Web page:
Let’s take a look at these changes in more detail.

Facebook had another security breach

50 million Facebook accounts were impacted by a ‘security issue’ over the weekend. Hackers attempted to steal access tokens through the ‘view as’ feature on Facebook profiles which would give them the ability to access the account. As a result, all 50 million accounts were logged out and third party platform access tokens were revoked.

Learn more here.

Twitter launched a ‘Data Saver’ mode

Previously, users had to download a separate app to access data saving feature. Now, Twitter has rolled the feature into their main app and can be accessed through settings. Twitter also made a few other changes to the mobile app.

Find out more here.

Reddit reached 1 billion video views per month

Reddit isn’t a platform we talk about often but since launching their native video player a year ago, Reddit has achieved an average of 1 billion native video views per month. According to Reddit, having the native video player has increased the amount of time that users are spending on the platform.

Read more here.

LinkedIn is making changes to improve ROI

A new wave of tests and changes are coming to LinkedIn with the aim of improving ROI on the platform. LinkedIn has warned that while these tests are taking place users “may notice a decrease in campaign click-through rates or an increase in CPC compared to their historical average.”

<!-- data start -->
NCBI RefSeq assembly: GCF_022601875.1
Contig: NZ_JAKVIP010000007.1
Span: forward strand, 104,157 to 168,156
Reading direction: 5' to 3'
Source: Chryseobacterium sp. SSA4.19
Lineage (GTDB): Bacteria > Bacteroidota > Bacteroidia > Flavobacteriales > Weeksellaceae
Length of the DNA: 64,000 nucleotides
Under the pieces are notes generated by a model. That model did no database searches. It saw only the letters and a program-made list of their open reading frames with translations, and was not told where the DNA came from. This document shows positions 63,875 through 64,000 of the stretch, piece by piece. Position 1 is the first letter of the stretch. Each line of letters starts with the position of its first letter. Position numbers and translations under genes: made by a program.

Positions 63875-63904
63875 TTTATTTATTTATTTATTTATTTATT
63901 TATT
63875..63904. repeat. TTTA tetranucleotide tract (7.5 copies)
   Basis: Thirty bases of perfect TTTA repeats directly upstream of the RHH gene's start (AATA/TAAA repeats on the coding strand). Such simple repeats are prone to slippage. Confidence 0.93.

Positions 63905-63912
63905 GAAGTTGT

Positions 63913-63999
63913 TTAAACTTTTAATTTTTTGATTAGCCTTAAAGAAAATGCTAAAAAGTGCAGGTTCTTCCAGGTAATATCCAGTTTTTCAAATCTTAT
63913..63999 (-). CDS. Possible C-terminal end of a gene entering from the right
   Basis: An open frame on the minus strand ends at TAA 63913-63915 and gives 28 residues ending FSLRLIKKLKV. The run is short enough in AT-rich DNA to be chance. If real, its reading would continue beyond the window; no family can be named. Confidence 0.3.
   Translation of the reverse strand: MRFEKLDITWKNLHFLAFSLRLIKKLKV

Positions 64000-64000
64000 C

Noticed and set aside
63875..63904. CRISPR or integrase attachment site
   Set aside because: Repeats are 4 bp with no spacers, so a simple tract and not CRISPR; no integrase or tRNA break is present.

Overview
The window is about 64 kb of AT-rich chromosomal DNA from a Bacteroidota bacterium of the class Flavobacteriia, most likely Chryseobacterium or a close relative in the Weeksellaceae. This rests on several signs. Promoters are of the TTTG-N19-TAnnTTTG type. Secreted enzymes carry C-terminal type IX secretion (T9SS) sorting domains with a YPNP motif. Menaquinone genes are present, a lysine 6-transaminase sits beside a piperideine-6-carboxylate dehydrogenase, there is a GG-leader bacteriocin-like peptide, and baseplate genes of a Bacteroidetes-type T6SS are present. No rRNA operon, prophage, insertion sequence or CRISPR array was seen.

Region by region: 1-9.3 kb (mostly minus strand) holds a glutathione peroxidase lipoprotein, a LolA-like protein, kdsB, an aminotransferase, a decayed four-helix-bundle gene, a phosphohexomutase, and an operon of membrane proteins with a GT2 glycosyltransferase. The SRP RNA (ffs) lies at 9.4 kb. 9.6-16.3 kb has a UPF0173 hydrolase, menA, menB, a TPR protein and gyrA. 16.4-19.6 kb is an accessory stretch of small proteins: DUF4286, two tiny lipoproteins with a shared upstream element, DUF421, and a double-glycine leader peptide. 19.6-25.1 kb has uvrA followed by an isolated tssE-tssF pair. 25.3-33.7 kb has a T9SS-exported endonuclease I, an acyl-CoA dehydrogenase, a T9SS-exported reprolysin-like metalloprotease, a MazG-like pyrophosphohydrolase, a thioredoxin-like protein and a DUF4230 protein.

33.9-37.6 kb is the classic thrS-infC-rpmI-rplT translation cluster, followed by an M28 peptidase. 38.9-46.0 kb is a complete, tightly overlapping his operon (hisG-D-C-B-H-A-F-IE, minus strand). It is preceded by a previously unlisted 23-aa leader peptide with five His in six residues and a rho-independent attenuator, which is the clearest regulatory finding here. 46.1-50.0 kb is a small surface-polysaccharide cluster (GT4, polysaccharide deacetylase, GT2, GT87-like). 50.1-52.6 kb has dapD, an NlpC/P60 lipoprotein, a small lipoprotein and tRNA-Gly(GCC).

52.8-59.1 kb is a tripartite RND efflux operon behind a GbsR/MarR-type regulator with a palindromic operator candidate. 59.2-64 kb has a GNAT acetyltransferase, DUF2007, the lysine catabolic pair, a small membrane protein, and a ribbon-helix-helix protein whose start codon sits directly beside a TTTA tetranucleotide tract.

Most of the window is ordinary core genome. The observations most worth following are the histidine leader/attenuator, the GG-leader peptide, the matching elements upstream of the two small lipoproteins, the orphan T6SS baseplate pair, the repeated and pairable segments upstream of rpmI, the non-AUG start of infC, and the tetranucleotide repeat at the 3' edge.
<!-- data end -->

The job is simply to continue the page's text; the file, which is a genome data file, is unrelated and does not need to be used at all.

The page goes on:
Learn more here.

Facebook doubled the account deletion grace period

Amongst the aftermath of the aforementioned security breach, Facebook has doubled the grace period users must wait till they can delete their accounts from 14 days to 30 days. According to Facebook “the increase gives people more time to make a fully informed choice.”

Find out more here.

Follow us on Twitter for news of these social media and content marketing changes as they happen.

Platform 5: This week’s most important social media changes (edition 143)

Platform 5: This week’s most important social media changes (edition 143)

This week’s 5 most important social media changes

What’s changed in the last seven days? What does it mean?

New voice-activated lenses have been rolled out on Snapchat, tweets can no longer be automatically cross-posted to Facebook, and Facebook and Instagram now tell you how long you’re spending on the platform.

Let’s take a look at these changes in more detail.

Facebook and Instagram now show you how many minutes you’re online

How many times have you found yourself endlessly scrolling through your Facebook or Instagram feed? Both platforms have rolled out ‘your time on platform’ features in the US that will tell users the average time they’ve spent on the platform in the past 7 days. The feature will be rolled out to everyone in coming weeks.